ASH Daily News 30 October 2017
- Tobacco production ends in Great Britain
- Tobacco firms using ‘clever tactics’ to target poorest smokers, study finds
- Could ‘smokeless’ cigarettes kill off vaping?
- For and against a tobacco retail licencing scheme
- Rochdale: Cigarettes being shunned by borough’s young
- ASH Scotland clarifies position on smoking at home
- Canada: Study links e-cigarette among adolescents and tobacco use
- US: Study finds peers can reduce tobacco use among younger smokers
- Japan: Firm provides extra leave to compensate for cigarette breaks
Tobacco production ends in Great Britain
24th October marked the day the UK ceased production of tobacco products.
The last source of production was a plant in Ballymena, Northern Ireland. The Northern Irish plant’s closure comes a year after the final tobacco factory in England – an Imperial Brands plant in Nottingham – shut.
The Northern Irish plant is to be repurposed for use by the bus manufacturer, Wrights Group.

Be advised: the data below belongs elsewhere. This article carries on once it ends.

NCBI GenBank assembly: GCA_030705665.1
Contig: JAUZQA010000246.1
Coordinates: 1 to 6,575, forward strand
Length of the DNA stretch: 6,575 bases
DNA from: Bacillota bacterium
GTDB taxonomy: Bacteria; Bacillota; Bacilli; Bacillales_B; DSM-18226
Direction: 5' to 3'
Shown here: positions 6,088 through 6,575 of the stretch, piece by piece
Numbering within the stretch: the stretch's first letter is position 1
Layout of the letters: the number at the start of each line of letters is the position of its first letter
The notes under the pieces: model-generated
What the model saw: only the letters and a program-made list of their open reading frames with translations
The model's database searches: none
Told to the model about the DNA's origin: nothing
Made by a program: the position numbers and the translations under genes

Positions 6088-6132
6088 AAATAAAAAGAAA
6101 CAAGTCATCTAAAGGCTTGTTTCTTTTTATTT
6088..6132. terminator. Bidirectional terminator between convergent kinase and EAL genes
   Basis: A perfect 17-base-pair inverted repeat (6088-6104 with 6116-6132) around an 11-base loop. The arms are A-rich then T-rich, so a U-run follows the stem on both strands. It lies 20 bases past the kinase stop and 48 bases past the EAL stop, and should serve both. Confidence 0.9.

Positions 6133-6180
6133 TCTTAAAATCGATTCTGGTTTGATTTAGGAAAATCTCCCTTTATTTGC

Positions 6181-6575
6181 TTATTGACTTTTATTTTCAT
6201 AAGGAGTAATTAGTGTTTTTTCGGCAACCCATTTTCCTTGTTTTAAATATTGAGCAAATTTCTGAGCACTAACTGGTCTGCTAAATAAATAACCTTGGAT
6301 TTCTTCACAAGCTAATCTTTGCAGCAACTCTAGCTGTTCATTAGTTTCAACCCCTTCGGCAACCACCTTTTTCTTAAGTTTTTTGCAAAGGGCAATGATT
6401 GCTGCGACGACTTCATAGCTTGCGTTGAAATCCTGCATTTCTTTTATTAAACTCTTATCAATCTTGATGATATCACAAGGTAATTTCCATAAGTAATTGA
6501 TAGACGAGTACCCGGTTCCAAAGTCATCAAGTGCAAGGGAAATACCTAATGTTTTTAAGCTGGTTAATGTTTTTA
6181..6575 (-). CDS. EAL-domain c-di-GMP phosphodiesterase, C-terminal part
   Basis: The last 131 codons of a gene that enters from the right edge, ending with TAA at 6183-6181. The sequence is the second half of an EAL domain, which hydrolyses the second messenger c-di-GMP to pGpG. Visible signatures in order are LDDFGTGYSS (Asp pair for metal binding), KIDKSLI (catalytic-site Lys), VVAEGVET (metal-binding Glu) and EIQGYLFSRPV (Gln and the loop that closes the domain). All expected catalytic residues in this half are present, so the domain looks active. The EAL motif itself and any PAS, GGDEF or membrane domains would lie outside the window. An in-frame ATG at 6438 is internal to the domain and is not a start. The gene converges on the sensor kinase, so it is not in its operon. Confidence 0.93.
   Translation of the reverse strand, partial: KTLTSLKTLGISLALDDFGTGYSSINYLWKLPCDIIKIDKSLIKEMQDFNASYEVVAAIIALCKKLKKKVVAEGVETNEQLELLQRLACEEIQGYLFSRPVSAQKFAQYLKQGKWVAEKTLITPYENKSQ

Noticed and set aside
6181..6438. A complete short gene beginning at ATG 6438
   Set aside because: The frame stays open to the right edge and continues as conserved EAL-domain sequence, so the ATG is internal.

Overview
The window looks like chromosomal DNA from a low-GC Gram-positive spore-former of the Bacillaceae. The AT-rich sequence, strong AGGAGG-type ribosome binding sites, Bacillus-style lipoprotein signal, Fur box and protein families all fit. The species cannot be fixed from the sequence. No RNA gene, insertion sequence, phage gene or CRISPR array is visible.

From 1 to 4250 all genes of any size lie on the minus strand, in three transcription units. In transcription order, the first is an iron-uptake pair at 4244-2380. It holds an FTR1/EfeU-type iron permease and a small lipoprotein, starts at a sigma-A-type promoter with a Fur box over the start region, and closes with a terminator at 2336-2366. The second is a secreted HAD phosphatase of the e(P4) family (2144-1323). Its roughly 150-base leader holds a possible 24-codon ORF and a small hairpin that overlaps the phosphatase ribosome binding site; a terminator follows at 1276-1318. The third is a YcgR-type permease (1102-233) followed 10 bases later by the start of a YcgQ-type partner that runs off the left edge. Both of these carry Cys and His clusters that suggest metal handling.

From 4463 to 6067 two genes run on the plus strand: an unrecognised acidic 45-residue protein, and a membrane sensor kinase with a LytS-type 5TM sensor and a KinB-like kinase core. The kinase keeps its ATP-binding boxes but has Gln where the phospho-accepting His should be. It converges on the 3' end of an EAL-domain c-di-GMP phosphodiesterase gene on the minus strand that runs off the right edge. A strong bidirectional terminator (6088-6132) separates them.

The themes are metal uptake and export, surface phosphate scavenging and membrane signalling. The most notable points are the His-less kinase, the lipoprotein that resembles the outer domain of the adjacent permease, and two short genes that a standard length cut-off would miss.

Source: The Times, 27 October 2017
Tobacco firms using ‘clever tactics’ to target poorest smokers, study finds
A study by researchers at the University of Bath and King’s College London has detailed the ways in which the tobacco industry seeks to prevent tobacco control measures, such as tax increases, from stopping people getting addicted to smoking. The research has been published in the journal, Tobacco Control.
Dr Rosemary Hiscock, of the Tobacco Control Research Group at the University of Bath, said: “Through sophisticated pricing strategies and clever tactics, such as price-marked packs and small pack sizes, the industry is thwarting a public health measure in order to keep smokers hooked on tobacco and their profits rolling in.”
Prof Ann McNeil, of the institute of psychiatry, psychology and neuroscience at King’s College London, said: “That real prices of some tobacco industry products have not changed since 2012 is of great concern.”
Tobacco Control: Tobacco industry strategies undermine government tax policy: evidence from commercial data
Source: The Guardian, 30 October 2017
Could ‘smokeless’ cigarettes kill off vaping?
Tobacco company Philip Morris International has spent over $3 billion developing the heat-not-burn iQos product. The product has been aimed towards smokers who cannot quit but do not like e-cigarettes.